Responsible and involved citizenship in Grand Isle
We’re looking at how maker-centered learning and makerspace activities can help support students in developing Vermont’s five transferable skills. We’ve looked at clear and effective communication, self-direction, and creative and practical problem-solving.
In this post, we recount EMMA’s visit to Grand Isle School, where teachers and students used making as part of service learning and provided evidence of responsible and involved citizenship.
Making as evidence of problem-solving
It’s quite easy to see how making often takes students on new journeys, where their imagination provides opportunities to exercise the transferable skill of creative and practical problem solving.
After a visit by EMMA, students at Malletts Bay School, in Colchester VT, were inspired to use their new skills to create an interactive display for their whole school community.
The Maker Movement & Transferable Skills, Part 2
We’re looking at how maker-centered learning provides opportunities for students to develop the Vermont Agency of Education’s five Transferable Skills, starting with Clear and Effective Communication.
Today we continue our series with more examples. Our mobile making lab’s visits brought forth evidence of students taking charge of their learning. Students became more and more self-directed as their capacity and confidence around making grew. This was particularly evident during EMMA’s visits to the so-called “Northeast Kingdom,” the most rural area of Vermont.
Making as evidence of transferable skills around Vermont
During the past year, EMMA has visited schools around Vermont to fuel the conversation about maker-centered learning.
As we reflected on each of EMMA’s visits, we continually noticed that maker centered learning provided evidence of students applying cross-disciplinary transferable skills.
Seeing failure as iteration
A trio of students at Crossett Brook Middle School, in Duxbury VT, have spent the past two years building a go-cart. When their first cart snapped in half on its maiden voyage, the students took that incident as a challenge, and the next year, they figured out what had gone wrong, and better yet, what would make it go right.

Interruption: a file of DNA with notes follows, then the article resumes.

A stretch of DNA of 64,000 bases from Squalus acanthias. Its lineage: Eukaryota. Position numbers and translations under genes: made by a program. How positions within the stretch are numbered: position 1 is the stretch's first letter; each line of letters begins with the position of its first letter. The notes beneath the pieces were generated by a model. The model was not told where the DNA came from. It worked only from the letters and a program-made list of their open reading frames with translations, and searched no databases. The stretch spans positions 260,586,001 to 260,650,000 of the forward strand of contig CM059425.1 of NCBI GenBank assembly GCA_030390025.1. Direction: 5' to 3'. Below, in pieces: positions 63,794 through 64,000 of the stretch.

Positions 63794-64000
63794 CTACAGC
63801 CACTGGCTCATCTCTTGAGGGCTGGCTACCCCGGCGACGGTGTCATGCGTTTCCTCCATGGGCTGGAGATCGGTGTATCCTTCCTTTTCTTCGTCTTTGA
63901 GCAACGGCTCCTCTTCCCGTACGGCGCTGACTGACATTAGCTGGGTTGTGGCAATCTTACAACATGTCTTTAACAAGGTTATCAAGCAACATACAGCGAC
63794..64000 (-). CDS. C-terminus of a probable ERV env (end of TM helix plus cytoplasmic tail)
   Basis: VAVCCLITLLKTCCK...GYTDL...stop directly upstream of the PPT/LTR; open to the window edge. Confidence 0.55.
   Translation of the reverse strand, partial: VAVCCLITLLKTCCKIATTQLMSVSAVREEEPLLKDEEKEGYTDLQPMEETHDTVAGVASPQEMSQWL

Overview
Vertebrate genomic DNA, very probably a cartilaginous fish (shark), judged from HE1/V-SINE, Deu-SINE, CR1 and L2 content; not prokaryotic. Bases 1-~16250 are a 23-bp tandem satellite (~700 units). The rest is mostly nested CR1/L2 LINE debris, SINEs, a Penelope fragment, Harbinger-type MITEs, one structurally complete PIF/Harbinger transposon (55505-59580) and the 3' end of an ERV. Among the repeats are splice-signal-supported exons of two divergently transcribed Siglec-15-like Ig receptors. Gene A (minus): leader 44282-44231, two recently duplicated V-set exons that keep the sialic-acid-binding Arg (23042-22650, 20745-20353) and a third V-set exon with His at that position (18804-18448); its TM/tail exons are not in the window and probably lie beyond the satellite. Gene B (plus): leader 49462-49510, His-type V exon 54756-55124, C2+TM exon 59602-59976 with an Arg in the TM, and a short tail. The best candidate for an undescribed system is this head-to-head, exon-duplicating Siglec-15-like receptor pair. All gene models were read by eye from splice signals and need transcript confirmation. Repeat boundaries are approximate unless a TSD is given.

And the results have to be seen to be believed.
When last we left the students of these two plucky Vermont middle schools, they had managed to connect students and educators via Google Hangout. They’d gotten together to make pizzas and plot the future of personalized learning plans (PLPs). And they’d paired up students as PLP peer collaborators and spent some time reviewing PLPs in pairs.
So we wanted to ask: what’s next? How’s this peer PLP collaboration thing going?
Personalized, proficiency-based PBL or bust
During a faculty meeting in late December of 2016, educators and staff talked about the need to provide personalized learning options for students at their small, rural Vermont school. They wanted do so in a way that honored the students’ need for passion-based, independent projects, as well as the desire of the faculty and staff to provide structured supports.
But what could that look like in action?
Guiding Crossett Brook PLPs with student voice
The Crossett Brook PLP student leadership group presented their recommendations on PLPs to the teaching staff at the end of the school year. The educators received the students’ ideas well. It was pretty cool to see a roomful of teachers rapt on a hot afternoon during the last week of school.
And the students knocked it out of the park.
Proctor’s STEAM Family Night
The sleepy little town of Proctor VT, is making some big waves when it comes to showcasing their students’ STEAM achievements. STEAM (Science, Technology, Engineering, Arts & Math) is a hot topic in school innovation right now, and rural towns like Proctor are primed and ready to show their communities just why STEAM matters so much to students.
Let students help you transform your school
Creating sustainable systemic change is hard work. Yet there are readily available, free, renewable resources right in your classroom. Students are embedded experts, creative geniuses, ruthless truthtellers, and intrinsic futurists.
Here are four examples of students as partners in school change: partners in building a makerspace, redesigning PLPs, serving the school community and negotiating curriculum.